I’ve shared a few pictures from the waterfalls I’ve seen near Lake Taupo – Taranaki Falls, Tawhai Falls, Huka Falls and Waihi Falls. It is probably pretty clear that I’m slightly obsessed with waterfalls. Paul and I hiked for four hours through the mud to see Waitonga Falls when the bridge was out. So, when we decided to take a road trip to the Balloons over Waikato in Hamilton, I decided to turn the drive into a waterfall tour up the west coast of the North Island, New Zealand.
Our first stop was Omaru Falls, a large waterfall in southern Waikato. The falls is about 10 miles south of Te Kuiti off State Highway 4. The beginning of the walk can be a little deceptive as you have to go over a barbed wire fence, but there are steps leading over the fence and a clearly posted green sign for the Omaru Falls Track. The cow paddies make it obvious that the field is used for farming during part of the year, which I don’t quite understand, but follow the path to the right and you’ll be led to a well-worn trail through the trees. It only take 30 minutes to make it to the falls and it is a very easy walk. The only incline are the newly-built step to the viewing platform. There is a short swing bridge to cross on the way to the falls which is another great picture opportunity. Although, the most interesting part of the walk had to be the red mushrooms, which were so perfect it was as if they were sketched into the walk from the child’s movie, Alice in Wonderland.
I was very impressed by this waterfall, because so many that I’ve seen in New Zealand have been small – either very short or very little water. This waterfall was gorgeous. The viewing platform was at the perfect angle to see not only the impressive sheer cliff, but also the beautiful fauna surrounding the area. The ferns at the base of the falls swayed in the breeze as if they were alive and dancing to the music of the falls. It was a real treat to have this as my first stop for the day and it wasn’t even 9AM!
The next waterfall on our tour was Madonna Falls on State Highway 4, just 5 minutes north of Omaru Falls. This falls is easy to miss if you don’t know what to look for, because it is very small is nestled behind the trees. The falls is right at the edge of the road and if it wasn’t for the sign I would think of it as a waterfall, but just rainwater runoff from a recent storm.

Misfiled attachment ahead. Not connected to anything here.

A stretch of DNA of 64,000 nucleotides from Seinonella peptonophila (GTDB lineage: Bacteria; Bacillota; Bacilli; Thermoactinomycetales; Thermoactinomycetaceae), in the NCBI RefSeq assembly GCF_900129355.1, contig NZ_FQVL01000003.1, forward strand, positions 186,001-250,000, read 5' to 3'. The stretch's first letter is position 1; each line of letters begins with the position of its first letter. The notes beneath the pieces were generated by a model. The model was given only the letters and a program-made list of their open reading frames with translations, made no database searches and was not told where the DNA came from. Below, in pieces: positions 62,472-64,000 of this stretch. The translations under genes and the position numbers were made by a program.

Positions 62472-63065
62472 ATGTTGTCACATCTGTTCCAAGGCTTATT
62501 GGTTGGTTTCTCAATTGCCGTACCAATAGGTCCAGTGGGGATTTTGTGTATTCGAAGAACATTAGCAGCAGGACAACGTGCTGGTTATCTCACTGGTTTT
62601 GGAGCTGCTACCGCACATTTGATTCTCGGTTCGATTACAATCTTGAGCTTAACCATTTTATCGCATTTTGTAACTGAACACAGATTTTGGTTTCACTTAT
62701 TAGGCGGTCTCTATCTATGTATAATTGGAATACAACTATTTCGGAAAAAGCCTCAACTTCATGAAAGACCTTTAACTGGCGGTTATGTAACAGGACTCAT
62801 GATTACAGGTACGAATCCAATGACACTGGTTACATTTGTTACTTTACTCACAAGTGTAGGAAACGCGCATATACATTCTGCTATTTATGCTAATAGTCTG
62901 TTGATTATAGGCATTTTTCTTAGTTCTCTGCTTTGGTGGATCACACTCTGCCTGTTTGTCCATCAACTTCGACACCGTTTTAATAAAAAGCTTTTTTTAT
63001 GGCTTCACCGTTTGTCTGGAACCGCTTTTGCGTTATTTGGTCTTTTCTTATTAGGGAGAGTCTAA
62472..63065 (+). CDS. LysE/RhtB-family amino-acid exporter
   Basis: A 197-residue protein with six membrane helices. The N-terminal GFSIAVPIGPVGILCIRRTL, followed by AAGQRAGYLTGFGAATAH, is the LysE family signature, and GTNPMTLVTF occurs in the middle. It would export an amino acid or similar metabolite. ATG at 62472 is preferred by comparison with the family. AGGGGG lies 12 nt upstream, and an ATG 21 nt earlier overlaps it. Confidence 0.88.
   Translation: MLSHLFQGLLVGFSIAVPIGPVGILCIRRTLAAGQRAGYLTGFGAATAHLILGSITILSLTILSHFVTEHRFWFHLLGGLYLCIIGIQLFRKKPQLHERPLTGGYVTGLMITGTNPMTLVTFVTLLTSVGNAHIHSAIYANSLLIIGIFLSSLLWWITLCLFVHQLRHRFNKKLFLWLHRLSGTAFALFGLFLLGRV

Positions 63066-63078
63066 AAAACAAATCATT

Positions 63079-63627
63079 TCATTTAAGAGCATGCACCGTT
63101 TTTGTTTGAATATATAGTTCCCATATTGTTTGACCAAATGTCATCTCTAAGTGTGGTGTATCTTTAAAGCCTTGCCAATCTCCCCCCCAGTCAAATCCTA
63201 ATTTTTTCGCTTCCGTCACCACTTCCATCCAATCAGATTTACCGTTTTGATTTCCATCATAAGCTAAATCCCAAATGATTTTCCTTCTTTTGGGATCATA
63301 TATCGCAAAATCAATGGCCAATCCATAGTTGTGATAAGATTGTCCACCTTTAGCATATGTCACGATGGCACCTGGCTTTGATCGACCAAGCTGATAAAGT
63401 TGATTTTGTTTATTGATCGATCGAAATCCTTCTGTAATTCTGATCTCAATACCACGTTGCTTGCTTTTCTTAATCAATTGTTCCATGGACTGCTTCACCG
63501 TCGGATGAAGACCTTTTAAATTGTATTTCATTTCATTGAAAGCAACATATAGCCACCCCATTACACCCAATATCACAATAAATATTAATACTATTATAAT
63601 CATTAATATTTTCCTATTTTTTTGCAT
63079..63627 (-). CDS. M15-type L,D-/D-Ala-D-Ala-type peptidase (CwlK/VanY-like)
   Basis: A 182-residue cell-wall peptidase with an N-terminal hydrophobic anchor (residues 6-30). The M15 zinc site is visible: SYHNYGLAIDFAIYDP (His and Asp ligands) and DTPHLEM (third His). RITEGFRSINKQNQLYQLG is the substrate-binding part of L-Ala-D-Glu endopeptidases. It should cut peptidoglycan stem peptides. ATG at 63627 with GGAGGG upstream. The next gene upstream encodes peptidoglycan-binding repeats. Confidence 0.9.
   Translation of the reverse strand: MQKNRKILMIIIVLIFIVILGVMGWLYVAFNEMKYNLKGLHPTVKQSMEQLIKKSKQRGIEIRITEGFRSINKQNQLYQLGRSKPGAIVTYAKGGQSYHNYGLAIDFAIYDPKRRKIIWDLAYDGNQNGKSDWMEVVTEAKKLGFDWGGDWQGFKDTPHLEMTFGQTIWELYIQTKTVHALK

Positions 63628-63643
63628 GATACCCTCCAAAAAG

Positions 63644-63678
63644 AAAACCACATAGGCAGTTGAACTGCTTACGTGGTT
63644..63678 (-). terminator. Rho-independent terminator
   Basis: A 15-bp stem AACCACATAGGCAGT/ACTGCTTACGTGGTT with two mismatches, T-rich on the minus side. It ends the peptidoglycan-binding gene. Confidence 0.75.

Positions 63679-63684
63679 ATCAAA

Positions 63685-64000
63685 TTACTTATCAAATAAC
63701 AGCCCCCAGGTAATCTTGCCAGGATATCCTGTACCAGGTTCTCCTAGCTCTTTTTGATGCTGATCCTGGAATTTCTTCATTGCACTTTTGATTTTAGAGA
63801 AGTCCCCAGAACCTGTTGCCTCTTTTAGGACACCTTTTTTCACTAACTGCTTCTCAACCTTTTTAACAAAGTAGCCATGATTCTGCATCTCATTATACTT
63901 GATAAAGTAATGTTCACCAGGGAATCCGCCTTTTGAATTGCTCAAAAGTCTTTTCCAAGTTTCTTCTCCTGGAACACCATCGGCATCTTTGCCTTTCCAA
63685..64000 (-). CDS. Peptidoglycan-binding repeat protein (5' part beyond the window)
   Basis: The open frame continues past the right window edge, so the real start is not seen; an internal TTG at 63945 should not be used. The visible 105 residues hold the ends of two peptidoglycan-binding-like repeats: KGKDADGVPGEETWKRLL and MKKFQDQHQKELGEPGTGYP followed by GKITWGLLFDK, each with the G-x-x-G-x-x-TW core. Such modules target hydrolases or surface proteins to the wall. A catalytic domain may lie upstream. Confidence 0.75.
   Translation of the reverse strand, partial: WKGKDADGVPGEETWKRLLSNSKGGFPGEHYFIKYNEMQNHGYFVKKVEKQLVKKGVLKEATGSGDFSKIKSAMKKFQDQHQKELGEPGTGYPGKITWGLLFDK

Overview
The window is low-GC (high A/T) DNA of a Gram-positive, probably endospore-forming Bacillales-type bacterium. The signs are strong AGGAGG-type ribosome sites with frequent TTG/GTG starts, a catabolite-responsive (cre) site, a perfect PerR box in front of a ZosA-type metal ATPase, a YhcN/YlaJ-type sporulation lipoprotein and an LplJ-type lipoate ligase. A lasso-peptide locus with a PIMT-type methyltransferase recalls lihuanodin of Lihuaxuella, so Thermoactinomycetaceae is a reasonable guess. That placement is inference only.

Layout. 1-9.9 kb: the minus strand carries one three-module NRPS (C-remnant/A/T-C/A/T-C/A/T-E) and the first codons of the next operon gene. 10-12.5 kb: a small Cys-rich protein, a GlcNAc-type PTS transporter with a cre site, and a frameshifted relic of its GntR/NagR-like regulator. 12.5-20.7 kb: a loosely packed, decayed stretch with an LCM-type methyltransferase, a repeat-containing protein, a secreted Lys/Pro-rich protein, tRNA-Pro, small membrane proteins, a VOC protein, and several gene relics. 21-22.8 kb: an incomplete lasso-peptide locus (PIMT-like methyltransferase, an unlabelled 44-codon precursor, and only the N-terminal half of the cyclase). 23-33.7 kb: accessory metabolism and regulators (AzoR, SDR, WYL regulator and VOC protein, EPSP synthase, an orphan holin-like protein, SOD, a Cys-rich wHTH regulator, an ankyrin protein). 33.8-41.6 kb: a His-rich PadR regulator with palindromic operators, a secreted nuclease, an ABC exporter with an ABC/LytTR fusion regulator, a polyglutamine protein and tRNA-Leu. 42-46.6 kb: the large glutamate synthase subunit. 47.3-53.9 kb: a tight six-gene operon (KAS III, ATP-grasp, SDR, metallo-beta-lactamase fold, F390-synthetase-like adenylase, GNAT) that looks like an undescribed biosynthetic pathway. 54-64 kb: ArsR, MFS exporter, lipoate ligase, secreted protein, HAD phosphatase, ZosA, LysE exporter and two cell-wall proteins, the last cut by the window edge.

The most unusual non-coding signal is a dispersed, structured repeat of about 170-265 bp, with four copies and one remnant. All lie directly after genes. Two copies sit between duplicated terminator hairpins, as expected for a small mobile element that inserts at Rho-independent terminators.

Hint: Look for the flowers that adorn the shrine, stop on the side of the road and walk back to the falls.
The water from this falls is believed to have healing properties and many people take the water home with them. A small contraption has been built to assist people in taking the water. A man was there collecting buckets of water and cleaning the nearby monument. He didn’t look like a government employee, but just a concerned citizen who cared for the Madonna Shrine. It is said that a boy crippled from birth was placed at the bottom of the falls to relieve his pain. While he sat in the frigid waters an image of “The Holy Mother” appeared with a star above her head. He was able to walk out of the pool unassisted and he was no longer a paraplegic. Other stories of miracle cures have been attributed to the falls too, so it was blessed in 1975. The roadside shrine has been dedicated to ‘Our Lady of the Waterfall’, (Te Whaeao te Rere).
After I stuck my hand in the magical waters of Madonna Falls we drove an hour more to the Mangapohue Natural Bridge. It is a short and relaxing walk along the stream to the limestone bridge. After the bridge you can loop around to the beginning of the track, but the path is through a pasture of cows, so I suggest you just take the same way back. The bridge is really beautiful. It began as an underground stream, which became so wide and thin at the surface that the top caved in forming a gorge with only a short portion still covered. Now the natural bridge is covered with moss and new limestone formations creating a beautiful ceiling to look at.
We read that Marokopa Falls was just after the Mangapohoe Natural Bridge, but were delighted to see one more attraction along the route – Piripiri Cave. We hoped to see a few glowworms, since it was very close to the famous glowworm caves in Waitomo, but it was just a regular cave. A nice little stop with a free view of a cave is always appreciated. It is the first time I’ve been in a cave while not on a tour!
Marokopa Falls is my favorite New Zealand waterfall. This falls is only a 10 minute drive from the Piripiri Cave. Although getting to this falls from Waitomo isn’t an easy drive due to the curvy road, it is worth the trip. The waterfall is beautiful. The viewing deck is perfect for photos – we saw a family of 8 (3 generations) taking various family photos as we approached the falls.
Bridal Veil Falls is probably the second most famous waterfall on the North Island. Huka Falls seems to be more widely known, maybe due to the easily accessible location or the unique aquamarine color and rushing rapids caused by the deep gorge of Huka Falls. Bridal Falls, in stark contrast to Huka Falls, is the highest waterfall on the North Island. The face of the cliff looks as though it was carved by an artist instead of being formed naturally. It is a truly spectacular site and worth the 261 steps to the base of the falls.
I can’t believe we did all of this in a day and still made it to Hamilton from Motuoapa in time for the Balloons over Waikato Night Glow. It was a day to remember.